Long term unemployment is not something that anyone should have to deal with. Unfortunately in today’s economy there are more and more unemployed people everyday. The economic slowdown has been going on for a couple of years with mounting job losses to show for it. One of the tragic byproducts of an increasing unemployment rate is the large number of people who have been unemployed long enough to run out of the available benefits.
In Illinois the damage to the economy has been significant over the last year or two and this is seen by the unemployment rate which currently sits at 11.0% in October which is up a full half percentage point from 10.5% in September. The increasing unemployment rate is an indicator that there are less and less jobs which makes it harder for people who were laid of quite a while ago. The other problem is that long-term unemployed are competing against other workers who haven’t been off as long and might be more attractive to employers.
The good news is that there have been several unemployment extensions and the latest via Bill H3548 is probably not going to be the last. These extensions are part of the stimulus package for 2009 funded by the federal government. As many as 40,000 Illinois unemployed would have lost their benefits by the end of the year without Bill H3548. This bill adds 14 weeks for all states and 20 weeks for states with an unemployment rate higher than 8.5%.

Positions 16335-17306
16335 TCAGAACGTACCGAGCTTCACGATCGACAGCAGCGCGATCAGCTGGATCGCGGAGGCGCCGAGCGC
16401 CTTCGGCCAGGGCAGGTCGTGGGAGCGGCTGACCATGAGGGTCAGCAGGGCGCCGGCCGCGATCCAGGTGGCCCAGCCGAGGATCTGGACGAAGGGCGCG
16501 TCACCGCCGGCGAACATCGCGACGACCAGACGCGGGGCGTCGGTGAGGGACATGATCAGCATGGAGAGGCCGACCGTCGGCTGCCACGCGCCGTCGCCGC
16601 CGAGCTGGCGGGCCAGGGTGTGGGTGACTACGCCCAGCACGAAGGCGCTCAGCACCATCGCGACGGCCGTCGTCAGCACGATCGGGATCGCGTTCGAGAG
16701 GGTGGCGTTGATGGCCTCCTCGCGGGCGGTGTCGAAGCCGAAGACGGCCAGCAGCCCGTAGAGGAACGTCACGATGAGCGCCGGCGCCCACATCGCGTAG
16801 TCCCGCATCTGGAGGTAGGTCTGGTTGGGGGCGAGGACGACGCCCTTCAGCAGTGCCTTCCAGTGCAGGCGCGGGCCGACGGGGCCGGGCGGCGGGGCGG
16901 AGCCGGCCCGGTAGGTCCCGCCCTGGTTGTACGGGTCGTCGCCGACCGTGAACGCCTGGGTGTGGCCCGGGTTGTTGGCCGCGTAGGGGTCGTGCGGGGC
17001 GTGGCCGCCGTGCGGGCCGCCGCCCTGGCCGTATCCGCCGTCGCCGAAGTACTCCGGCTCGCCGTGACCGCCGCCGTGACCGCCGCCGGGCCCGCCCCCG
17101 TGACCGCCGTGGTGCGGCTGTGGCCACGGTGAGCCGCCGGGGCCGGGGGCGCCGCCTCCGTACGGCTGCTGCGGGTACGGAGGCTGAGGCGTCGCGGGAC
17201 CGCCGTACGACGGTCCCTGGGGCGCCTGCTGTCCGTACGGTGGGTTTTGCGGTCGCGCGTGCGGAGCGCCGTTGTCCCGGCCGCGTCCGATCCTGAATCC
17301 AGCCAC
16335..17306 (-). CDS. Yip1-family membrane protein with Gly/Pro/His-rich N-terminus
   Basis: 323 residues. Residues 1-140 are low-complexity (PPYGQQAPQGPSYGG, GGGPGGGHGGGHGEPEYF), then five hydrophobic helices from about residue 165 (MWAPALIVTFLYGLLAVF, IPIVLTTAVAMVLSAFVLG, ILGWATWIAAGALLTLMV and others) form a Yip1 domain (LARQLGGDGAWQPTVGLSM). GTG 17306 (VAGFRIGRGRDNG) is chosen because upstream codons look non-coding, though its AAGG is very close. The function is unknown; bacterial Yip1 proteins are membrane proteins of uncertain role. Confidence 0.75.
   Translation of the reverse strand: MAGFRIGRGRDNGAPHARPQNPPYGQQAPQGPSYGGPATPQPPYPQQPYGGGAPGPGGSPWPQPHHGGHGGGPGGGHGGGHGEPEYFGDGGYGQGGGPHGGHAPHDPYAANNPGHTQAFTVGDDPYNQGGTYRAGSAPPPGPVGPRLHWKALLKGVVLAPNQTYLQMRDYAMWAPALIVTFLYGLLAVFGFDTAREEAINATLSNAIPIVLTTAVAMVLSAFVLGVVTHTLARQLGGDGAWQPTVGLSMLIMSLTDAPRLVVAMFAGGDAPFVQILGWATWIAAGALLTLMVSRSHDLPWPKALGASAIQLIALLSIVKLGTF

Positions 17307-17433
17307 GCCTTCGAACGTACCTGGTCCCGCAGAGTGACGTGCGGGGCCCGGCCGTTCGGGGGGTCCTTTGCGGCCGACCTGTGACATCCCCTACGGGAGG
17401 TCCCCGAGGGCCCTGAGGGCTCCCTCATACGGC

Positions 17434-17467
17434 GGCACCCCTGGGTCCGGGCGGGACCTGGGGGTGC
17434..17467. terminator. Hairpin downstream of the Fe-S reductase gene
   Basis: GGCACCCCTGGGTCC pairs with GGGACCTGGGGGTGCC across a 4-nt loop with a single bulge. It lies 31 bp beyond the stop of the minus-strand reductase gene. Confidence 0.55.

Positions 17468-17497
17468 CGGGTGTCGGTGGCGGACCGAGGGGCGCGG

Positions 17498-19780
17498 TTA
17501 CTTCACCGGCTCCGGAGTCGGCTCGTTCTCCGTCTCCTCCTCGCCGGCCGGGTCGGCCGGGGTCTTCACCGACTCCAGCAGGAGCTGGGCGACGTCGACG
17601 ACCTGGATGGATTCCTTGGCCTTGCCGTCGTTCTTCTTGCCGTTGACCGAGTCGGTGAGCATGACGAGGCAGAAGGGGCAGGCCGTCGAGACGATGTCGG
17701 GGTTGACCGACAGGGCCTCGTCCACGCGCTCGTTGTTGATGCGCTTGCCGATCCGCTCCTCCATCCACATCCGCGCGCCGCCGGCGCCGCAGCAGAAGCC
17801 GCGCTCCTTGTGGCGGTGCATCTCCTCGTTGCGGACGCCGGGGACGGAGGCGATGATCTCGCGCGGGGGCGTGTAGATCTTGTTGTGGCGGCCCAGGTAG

Currently in Illinois the following benefits are offered:
- EUC Tier 1 – 20 weeks (7 weeks plus 13 weeks)
- EUC tier 2 – 14 weeks (used to be 13)
- EB – 20 weeks
- EUC tier 3 (new with bill H3548) 13 weeks or 19 weeks (if > 8.5%)
This adds up to a total of 99 weeks.
For information on how to extend your benefits then please visite your state unemployment website or office. To be eligible you need to exhaust your benefits by the end of the year (2009). Because the latest bill has increased tier 2 by 1 week this could affect your eligibility for the extension. According to NELP (National Employment Law Project) there would have been around 1 million Americans who run out of benefits in January of 2010 and 3 million by March 2010. Current benefits are in Illinois are a maximum of $559 per week for someone who is married with kids. Someone single would be eligible for a maximum of $410 per week.
Rep. Debbie Halvorson (IL-11) who voted to pass bill H3548 otherwise known as the Emergency Unemployment Compensation Extension Act had this to say:
”All across our district our friends and neighbors are in danger of losing their unemployment benefits, and our economy is struggling to recover, this bill is a big step in turning that around,” said Halvorson. “By extending these benefits we are helping our communities today so they can be stronger and more prosperous tomorrow.”